Computational methods for understanding genetic variations from next generation sequencing data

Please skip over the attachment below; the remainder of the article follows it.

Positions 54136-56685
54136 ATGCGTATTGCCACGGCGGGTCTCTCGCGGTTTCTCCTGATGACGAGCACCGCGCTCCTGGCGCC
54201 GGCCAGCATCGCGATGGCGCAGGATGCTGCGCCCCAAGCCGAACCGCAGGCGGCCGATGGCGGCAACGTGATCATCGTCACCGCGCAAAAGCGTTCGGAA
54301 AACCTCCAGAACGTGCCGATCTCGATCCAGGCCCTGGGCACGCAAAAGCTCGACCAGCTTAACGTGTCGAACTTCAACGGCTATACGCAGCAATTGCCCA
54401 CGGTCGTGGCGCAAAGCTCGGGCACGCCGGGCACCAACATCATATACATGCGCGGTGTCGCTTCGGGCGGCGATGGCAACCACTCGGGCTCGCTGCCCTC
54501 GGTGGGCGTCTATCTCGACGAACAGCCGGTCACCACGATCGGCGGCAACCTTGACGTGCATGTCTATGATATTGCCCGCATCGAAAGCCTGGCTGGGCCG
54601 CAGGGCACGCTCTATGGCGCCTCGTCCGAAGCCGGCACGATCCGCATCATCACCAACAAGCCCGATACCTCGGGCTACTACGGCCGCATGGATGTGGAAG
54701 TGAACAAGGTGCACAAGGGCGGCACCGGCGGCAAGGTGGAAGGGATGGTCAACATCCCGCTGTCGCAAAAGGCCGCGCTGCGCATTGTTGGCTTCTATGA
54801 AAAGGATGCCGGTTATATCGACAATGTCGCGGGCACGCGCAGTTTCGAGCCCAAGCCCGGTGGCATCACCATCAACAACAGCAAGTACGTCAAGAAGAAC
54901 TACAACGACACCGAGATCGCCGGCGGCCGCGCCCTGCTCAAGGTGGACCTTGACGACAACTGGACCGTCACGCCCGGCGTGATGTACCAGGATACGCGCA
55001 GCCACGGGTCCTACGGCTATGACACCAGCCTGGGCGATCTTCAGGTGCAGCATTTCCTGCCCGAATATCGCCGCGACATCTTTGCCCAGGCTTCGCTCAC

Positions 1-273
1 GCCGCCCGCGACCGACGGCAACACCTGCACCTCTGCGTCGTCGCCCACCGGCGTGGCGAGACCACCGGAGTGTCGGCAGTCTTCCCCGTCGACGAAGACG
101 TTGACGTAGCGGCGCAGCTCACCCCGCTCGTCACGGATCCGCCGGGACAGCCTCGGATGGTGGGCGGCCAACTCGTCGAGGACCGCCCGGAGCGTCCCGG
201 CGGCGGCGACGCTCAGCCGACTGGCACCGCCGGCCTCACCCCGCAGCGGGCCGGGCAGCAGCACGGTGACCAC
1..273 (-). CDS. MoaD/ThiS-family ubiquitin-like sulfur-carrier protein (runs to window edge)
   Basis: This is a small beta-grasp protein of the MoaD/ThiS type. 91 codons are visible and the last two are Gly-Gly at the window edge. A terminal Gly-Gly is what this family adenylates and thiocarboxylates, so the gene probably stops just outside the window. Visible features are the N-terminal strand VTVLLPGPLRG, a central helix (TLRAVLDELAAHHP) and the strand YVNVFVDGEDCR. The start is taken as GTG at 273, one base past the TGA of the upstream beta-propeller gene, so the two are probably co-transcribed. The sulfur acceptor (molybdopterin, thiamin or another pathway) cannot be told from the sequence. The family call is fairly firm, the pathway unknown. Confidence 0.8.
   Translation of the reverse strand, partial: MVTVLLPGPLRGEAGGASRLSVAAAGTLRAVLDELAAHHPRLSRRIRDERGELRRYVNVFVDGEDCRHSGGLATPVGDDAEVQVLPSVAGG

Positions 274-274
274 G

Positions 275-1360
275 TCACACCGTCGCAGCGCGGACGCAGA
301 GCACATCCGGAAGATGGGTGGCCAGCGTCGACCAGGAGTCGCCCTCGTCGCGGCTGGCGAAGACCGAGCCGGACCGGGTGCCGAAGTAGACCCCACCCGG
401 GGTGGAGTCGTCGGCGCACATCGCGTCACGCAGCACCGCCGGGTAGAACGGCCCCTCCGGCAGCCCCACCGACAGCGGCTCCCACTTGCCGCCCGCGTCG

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Studies of human genetic variation reveal critical information about genetic and complex diseases such as cancer, diabetes and heart disease, ultimately leading towards improvements in health and quality of life. Moreover, understanding genetic variations in viral population is of utmost importance to virologists and helps in search for vaccines. Next-generation sequencing technology is capable of acquiring massive amounts of data that can provide insight into the structure of diverse sets of genomic sequences. However, reconstructing heterogeneous sequences is computationally challenging due to the large dimension of the problem and limitations of the sequencing technology.This dissertation is focused on algorithms and analysis for two problems in which we seek to characterize genetic variations: (1) haplotype reconstruction for a single individual, so-called single individual haplotyping (SIH) or haplotype assembly problem, and (2) reconstruction of viral population, the so-called quasispecies reconstruction (QSR) problem. For the SIH problem, we have developed a method that relies on a probabilistic model of the data and employs the sequential Monte Carlo (SMC) algorithm to jointly determine type of variation (i.e., perform genotype calling) and assemble haplotypes. For the QSR problem, we have developed two algorithms. The first algorithm combines agglomerative hierarchical clustering and Bayesian inference to reconstruct quasispecies characterized by low diversity. The second algorithm utilizes tensor factorization framework with successive data removal to reconstruct quasispecies characterized by highly uneven frequencies of its components. Both algorithms outperform existing methods in both benchmarking tests and real data.